Energy sustainability part of the new realityThe notion that a community can join the wave of sustainable energy and green technology is alive and well in Silver Bay.
By: Forrest Johnson, Lake County News Chronicle
The notion that a community can join the wave of sustainable energy and green technology is alive and well in Silver Bay.
Folks within city government and other community members have jumped on board the “green wave” that could see the development of an “eco-industrial park” at the site of the city-owned business park. The idea could mean that future development at the site could be powered by sustainable sources such as wind, solar, excess steam produced at the Northshore Mining power plant and biomass.
Currently, the city has partnered with the UMD Center for Sustainable Development and the Minnesota Dept. of Commerce, also in partnership through UMD, to assist Clean Energy Resource Teams (CERT) in local communities like Silver Bay.
The effort to take a look at sustainable energy sources has begun.
That doesn’t mean the grants to study whether there’s enough wind to actually develop a site will be approved, doesn’t mean that Silver Bay will be the model of a green city. Still, getting ideas off the ground in this new age of energy is a great start.
I’ve noticed recently that the oil companies and coal companies have hit the airwaves with an advertising campaign designed to give them a little green hint as they mine and drill for fossil fuels. Who wouldn’t turn themselves green after years of record profits and the threat of a nation starting to lok seriously at other sources of energy?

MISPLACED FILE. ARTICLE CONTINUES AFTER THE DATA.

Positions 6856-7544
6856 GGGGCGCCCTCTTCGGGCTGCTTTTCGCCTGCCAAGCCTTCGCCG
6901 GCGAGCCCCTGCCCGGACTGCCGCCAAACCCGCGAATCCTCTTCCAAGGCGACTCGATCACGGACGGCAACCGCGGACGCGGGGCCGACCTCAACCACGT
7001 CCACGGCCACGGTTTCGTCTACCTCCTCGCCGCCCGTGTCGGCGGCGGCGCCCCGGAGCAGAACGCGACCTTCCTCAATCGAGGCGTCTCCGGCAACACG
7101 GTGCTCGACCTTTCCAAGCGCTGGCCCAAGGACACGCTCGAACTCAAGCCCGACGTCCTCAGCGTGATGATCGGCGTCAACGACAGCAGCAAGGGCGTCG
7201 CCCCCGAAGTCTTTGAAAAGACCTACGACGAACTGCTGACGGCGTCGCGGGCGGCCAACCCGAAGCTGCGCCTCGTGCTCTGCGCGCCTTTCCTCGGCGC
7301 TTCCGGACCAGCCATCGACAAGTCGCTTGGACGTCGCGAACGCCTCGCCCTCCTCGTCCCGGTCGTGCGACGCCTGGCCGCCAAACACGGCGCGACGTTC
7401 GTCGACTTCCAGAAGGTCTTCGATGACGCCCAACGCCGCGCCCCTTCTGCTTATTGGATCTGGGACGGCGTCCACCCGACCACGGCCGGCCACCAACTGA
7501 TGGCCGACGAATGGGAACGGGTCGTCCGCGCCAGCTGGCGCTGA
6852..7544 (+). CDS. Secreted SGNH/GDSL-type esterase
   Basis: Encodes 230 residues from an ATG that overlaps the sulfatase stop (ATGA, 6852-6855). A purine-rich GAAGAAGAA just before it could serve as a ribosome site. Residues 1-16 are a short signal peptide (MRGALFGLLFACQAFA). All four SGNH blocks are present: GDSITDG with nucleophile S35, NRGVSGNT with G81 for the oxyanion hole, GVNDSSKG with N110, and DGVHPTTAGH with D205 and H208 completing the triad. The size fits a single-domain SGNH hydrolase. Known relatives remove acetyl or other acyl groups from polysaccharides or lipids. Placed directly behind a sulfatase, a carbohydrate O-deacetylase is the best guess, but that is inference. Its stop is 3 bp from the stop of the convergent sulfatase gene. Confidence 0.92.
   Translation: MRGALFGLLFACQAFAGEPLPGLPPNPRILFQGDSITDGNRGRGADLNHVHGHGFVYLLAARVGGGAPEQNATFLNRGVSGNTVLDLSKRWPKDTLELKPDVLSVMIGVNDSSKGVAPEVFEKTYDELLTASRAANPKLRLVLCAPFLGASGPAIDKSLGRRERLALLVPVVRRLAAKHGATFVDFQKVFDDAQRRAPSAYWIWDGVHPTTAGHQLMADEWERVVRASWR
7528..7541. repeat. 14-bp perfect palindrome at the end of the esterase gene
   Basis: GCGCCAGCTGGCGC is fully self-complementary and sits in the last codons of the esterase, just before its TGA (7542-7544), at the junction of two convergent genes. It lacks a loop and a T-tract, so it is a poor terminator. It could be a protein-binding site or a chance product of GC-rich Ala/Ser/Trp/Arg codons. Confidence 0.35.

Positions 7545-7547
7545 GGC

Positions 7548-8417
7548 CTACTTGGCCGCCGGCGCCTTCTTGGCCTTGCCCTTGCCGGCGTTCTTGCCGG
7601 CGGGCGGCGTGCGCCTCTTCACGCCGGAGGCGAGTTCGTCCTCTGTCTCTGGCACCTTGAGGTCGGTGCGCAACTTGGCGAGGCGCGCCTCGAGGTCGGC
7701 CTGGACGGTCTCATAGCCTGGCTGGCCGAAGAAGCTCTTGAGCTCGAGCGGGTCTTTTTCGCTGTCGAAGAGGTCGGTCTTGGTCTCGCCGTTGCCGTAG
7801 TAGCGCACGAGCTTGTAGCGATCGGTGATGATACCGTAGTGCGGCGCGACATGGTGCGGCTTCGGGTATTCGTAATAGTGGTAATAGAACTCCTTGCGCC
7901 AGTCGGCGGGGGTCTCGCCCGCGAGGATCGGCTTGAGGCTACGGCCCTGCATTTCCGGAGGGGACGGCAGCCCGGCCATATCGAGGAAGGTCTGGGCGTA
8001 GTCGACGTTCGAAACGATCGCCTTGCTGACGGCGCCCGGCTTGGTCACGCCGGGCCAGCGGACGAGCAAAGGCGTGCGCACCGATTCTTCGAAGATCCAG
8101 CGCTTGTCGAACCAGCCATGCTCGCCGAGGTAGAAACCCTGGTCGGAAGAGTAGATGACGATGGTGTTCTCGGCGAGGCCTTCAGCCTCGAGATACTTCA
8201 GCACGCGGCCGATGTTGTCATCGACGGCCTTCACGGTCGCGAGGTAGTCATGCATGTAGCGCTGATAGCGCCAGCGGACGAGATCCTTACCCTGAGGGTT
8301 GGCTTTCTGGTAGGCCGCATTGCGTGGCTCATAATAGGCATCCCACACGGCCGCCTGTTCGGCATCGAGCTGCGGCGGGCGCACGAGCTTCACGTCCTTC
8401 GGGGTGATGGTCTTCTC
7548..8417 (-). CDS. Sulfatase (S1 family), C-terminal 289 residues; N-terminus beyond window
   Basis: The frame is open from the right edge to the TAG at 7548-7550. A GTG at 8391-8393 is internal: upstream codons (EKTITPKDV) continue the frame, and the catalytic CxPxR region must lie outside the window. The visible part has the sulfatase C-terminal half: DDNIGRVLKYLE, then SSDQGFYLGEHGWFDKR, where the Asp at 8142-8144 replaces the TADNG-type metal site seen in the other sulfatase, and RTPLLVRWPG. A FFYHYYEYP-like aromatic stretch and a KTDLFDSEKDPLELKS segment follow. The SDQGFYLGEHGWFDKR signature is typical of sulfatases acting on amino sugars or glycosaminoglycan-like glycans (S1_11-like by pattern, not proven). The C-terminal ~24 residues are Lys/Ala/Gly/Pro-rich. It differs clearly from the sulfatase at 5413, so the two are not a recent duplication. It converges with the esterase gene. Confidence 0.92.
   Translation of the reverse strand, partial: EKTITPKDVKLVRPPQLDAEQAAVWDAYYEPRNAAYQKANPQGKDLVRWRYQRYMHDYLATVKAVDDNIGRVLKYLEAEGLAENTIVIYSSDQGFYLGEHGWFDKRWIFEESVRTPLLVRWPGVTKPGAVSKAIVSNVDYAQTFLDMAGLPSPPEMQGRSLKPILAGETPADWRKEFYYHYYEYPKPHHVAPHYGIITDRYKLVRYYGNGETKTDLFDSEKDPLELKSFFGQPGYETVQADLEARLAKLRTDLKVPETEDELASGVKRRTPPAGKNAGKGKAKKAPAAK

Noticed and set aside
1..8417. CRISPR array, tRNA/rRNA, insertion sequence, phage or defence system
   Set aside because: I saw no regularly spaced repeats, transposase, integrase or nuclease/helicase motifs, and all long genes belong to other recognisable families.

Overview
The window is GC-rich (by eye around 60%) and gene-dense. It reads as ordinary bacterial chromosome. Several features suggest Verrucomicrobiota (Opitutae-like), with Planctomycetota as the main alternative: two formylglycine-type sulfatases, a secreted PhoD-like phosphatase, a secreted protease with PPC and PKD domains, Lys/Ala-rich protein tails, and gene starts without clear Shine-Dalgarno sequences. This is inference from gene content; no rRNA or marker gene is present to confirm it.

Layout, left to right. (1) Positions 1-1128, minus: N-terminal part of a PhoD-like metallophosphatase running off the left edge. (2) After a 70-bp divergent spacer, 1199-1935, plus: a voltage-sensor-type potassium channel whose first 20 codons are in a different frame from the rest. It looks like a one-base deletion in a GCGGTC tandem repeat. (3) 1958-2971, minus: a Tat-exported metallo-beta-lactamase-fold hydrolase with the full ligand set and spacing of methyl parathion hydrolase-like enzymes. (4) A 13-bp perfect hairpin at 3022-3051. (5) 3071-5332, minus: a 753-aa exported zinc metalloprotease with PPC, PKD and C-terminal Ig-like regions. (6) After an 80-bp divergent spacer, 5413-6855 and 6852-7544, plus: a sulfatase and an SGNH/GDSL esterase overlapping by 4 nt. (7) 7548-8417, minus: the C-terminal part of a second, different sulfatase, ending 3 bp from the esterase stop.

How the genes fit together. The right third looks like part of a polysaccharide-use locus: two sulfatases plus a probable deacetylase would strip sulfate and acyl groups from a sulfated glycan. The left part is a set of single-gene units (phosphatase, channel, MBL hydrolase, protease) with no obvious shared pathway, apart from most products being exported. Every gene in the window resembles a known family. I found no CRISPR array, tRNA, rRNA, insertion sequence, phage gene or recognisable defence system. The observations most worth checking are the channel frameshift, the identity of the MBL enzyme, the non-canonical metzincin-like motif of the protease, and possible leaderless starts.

In one, perhaps you’ve seen this one on TV, a spokeswoman says that new technology will allow offshore drilling in a most environmental fashion, that while boats pass on the ocean surface thousands of feet above, the energy lifeline is cleanly pumping needed fuel to a waiting nation. A system of clean pipelines are draped across the ocean floor, leading hundreds of miles to the Gulf Coast to waiting refineries.
The bounty of offshore drilling is at hand. Don’t stop us now. We’re just hitting our stride. That oil is for you and your family, for your business and community. Don’t stop us now. That oil is there for all of us.
I like how those interests are now calling themselves energy companies, even though they have only begun to move at a glacial pace toward other energy resources.
They will miss the boat. The next decades will pass them by.
In the meantime, they’re going to fight for every last drop because that’s what they do, drill for and refine fossil fuels.
Clean coal? There is no clean coal. It doesn’t exist.
Having the discussion about a new direction for a society, from energy to health care to education and infrastructure, how we produce our food and the environment, is now underway. The discussion actually began decades ago but never made it to the forefront as cheap fuel created a society wholly dependent on oil. The American Century was based on oil and it allowed us to divert our attention from the realities and changes we now face.
Ask yourself, is everything just fine and dandy out there? Will tinkering with the health care system solve the cost crisis? Has chasing cheap labor across the globe created a stronger economy for middle America? Will the streets pave themselves and schools without teachers educate our kids?
This society, this world, can no longer survive on the old models. The sooner we have the discussion about how to make the shift, the sooner we’ll return to a sense of ownership in our own democracy.
In the meantime, the discussion about energy sustainability in one small town will move forward.